The Luther Automotive Group

School partnership grows

Dunwoody instructor Harry Beadell said the school has more than 100 vehicles and a student body of 120 to 200, depending on the semester.

Dunwoody hosts job events, service pro joins committee

Luther Service Specialist Tim Stoesz, right, speaks with Dunwoody student Matt Cecil, left, about jobs at Honda dealerships. Stoesz is a new addition to Dunwoody’s mechanical advisory board.

Regular job fairs have been part of Luther Auto’s strong relationship with Dunwoody College of Technology, and the connection to the automotive program will grow. Luther Service Specialist Tim Stoesz has been appointed to the school’s mechanical advisory board.

Luther Automotive Services Director Steve Weisenberger, left, has served on a Dunwoody College advisory committee for more than 10 years and connects with Automotive Program Director Jon Kukachka.

“There are good students here, with a good work ethic,” said Stoesz.

Technology and customer service are big items of emphasis that students will face in their careers, Stoesz explained.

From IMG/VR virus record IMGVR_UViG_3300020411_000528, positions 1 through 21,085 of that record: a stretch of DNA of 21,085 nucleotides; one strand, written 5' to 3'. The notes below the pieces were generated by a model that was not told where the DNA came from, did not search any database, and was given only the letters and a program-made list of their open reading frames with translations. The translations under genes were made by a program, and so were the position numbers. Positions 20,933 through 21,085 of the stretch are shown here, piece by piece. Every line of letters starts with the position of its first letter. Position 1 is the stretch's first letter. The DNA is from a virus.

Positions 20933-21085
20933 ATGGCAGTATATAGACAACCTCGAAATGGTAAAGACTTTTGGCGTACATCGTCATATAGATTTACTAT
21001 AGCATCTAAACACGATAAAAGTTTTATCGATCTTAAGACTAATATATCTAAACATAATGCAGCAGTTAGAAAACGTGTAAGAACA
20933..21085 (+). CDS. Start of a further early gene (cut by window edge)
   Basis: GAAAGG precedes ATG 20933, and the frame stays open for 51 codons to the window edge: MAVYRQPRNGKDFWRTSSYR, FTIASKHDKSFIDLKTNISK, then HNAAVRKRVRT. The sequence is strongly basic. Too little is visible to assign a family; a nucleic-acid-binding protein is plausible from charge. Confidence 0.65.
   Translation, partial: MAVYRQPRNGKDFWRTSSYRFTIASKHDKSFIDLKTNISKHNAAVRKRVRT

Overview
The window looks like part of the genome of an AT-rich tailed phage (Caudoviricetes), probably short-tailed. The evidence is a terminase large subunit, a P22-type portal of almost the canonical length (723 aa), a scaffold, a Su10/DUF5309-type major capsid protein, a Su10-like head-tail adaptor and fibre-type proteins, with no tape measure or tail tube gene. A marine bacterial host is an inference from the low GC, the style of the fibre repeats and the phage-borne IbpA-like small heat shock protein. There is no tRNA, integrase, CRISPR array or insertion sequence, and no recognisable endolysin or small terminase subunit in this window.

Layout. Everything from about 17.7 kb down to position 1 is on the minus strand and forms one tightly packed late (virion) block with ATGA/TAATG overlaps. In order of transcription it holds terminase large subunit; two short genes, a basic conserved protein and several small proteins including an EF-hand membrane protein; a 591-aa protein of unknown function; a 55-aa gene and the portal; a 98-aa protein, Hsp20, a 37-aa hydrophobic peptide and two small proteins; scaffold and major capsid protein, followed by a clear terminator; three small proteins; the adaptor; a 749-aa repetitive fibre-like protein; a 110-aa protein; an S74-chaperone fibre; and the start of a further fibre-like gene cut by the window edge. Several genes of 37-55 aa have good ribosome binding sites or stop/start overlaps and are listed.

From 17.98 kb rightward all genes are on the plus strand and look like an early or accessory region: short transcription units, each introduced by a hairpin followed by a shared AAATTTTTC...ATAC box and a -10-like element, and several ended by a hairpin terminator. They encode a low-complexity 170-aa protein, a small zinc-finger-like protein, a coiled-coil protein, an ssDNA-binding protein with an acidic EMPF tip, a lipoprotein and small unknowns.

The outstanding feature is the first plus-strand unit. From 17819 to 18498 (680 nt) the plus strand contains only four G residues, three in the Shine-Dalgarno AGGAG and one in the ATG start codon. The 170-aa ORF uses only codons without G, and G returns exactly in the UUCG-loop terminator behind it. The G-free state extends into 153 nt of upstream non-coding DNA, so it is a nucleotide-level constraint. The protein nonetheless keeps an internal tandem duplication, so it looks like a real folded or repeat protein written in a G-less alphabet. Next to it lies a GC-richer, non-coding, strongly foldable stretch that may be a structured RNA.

Connections with Dunwoody instructors are helpful, and they do keep Luther leaders in mind, said Marty Wojciechowski in sales and marketing for Luther. One instructor, Stephen Reinarts, who leads the Chrysler training program, was previously a technician with Luther Brookdale Chrysler. Dozens of graduates, including a certified Fiat technician on Brooklyn Boulevard, are working for Luther Auto.

Two dealership service managers were on hand at a recent Dunwoody job fair, as were a recruiter from the home office and other staff.

Jay Hanf, who manages service at Brookdale Honda, said Dunwoody students are well prepared. He’s also a Dunwoody grad, of the class of 2001.

For the students, it’s harder to get jobs than it was 10 years ago, said Dunwoody Automotive Program Director Jon Kukachka. “Fifteen years ago, we were a repair industry,” he said. “Now, we’re a service industry.”

Luther enjoys a long history with Dunwoody as a sponsor and partner of the Midwest’s only private nonprofit technical college in the Upper Midwest.

Dunwoody instructor Harry Beadell said the program has more than 100 vehicles and a student body of 120 to 200, depending on the semester.

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